The nominations for the 75th-annual Academy Awards were announced this past Tuesday and, as per usual, the Academy of Motion Picture Arts and Sciences marred one of the best years for film with it’s choices.

Charles Paradis

Why is it they have to announce the Oscar nominations at 8:30 in the friggin’ morning every single damn year? I suppose I shouldn’t complain, considering those unfortunate souls on the west coast have to get up three hours earlier than I do. Regardless of time zone issues, the Academy needs to seriously look into announcing it’s nominations later in the day. Getting up early is a sure-fire way to ruin my day, and those fine Oscar folks made my Tuesday even worse when Marisa Tomei opened her mouth and spit up the list of this year’s honorees.

The list of nominees this year is so nauseating it’s hard to pick a good starting spot to dissect where the Academy went wrong. Let’s start from the top and work our way down. The Best Picture category this year includes “Chicago,” “The Hours,” “The Pianist,” “The Lord of the Rings: The Two Towers” and “Gangs of New York.” The early front runner for the grand prize is “Chicago,” riding on its box office success and 12 other nominations. Tolkien fans, myself included, should not get their hopes up for the second installment of the “Lord of the Rings” trilogy to win (even though it overwhelmingly deserves to), as its nomination is more of a pity vote than anything.

While Peter Jackson’s sprawling fantasy epic was once again nominated for Best Picture, “The Two Towers” was erroneously left out of several other major categories. “The Fellowship of the Ring” took home the Best Cinematography award last year (a just decision), but the tide turned this year and “The Two Towers” didn’t even get a nomination. The same thing can be said of the Best Score category where “Fellowship” composer Howard Shore took home the gold in 2001 while in 2002 “The Two Towers” was snubbed from consideration.

Perhaps the most ludacris of all the categories this year is the makeup category. For some obscure reasoning, beyond all logical rationale, the Academy is only recognizing two films this year for achievement in makeup. Now if you could only pick two movies from the past year that had outstanding makeup, what would they be? I’m guessing you might pick “The Two Towers” and some other less-deserving movie. If you said “Frida” and “The Time Machine” you’re either an idiot or an Oscar voter. Yes, you read that correctly, “The Time Machine” has been nominated for an Academy Award. Please kill me now.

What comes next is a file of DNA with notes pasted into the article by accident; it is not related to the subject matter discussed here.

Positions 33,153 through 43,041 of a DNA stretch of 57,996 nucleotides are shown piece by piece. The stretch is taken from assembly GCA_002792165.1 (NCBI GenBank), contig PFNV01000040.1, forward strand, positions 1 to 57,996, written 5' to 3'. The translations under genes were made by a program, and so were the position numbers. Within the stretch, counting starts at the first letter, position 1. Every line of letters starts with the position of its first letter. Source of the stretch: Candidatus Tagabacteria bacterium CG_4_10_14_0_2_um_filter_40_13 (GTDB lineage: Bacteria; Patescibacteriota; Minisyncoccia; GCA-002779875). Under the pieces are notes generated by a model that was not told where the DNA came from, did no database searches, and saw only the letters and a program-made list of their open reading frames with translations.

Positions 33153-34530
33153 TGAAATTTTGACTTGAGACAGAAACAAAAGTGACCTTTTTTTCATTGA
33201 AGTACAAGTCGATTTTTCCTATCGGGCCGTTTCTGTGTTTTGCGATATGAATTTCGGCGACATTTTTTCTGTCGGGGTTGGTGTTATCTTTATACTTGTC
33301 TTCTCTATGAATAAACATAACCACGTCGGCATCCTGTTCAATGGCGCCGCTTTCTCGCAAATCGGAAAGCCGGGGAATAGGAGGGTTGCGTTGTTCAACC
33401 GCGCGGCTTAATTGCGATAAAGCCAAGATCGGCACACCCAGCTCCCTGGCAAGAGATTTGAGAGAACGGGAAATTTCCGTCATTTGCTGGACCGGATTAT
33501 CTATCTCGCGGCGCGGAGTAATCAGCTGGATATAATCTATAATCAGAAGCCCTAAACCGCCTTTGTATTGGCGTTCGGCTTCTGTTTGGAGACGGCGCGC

The acting categories this year surprisingly didn’t piss me off too much and were actually quite predictable; I only wish the Oscar voters would have paid closer attention to their “Punch-Drunk Love” screeners and given Adam Sandler a nod for his surprising performance (the film also deserved credit for directing, cinematography, sound and editing, but apparently the Oscar voters thought they were watching “Eight Crazy Nights”).

At around 8:47 on Tuesday morning I slapped the side of my TV when Marisa Tomei incorrectly said “About a Boy” was nominated for best adapted screenplay instead of “About Schmidt.” It turns out my TV was working just fine and the “My Cousin Vinny” star hadn’t misspoke. By this point in the announcements I was ready to buy a plane ticket to Los Angeles and hunt down each and every Academy voter.

Moving on to the all-important Best Director category, I’m not sure why they even announced nominations for this portion of the awards show. Martin Scorsese, having been previously screwed over by the Academy for his brilliant work in “Raging Bull” and “Goodfellas,” is a shoe-in to walk away with the little gold statue. The other nominees – Rob Marshall (“Chicago”), Roman Polanski (“The Pianist”), Steven Daldry (“The Hours”) and Pedro Almodovar (“Talk to Her”) – are just going to have to wear their “we’re just happy to be nominated faces” come ceremony time when Scorsese accepts the award. Polanski may steal the show if he decides to show up, what with the whole being verboten in the United States because he raped a 13-year-old girl problem. The Los Angeles district attorney’s office said earlier this week Polanski would be jailed if he tried to attend the awards ceremony, but there’s always a chance the director will pull a Snoop Dogg circa Video Music Awards and make an appearance despite having law enforcement breathing down his neck.

Despite my disgust for the Academy and everything it stands for, I will be the first one in front of my television March 23.

– Did the Academy of Motion Picture Arts and Sciences ignore your favorite films of 2002? You can cry on Jeff’s shoulder at jsdicker@umich.edu.

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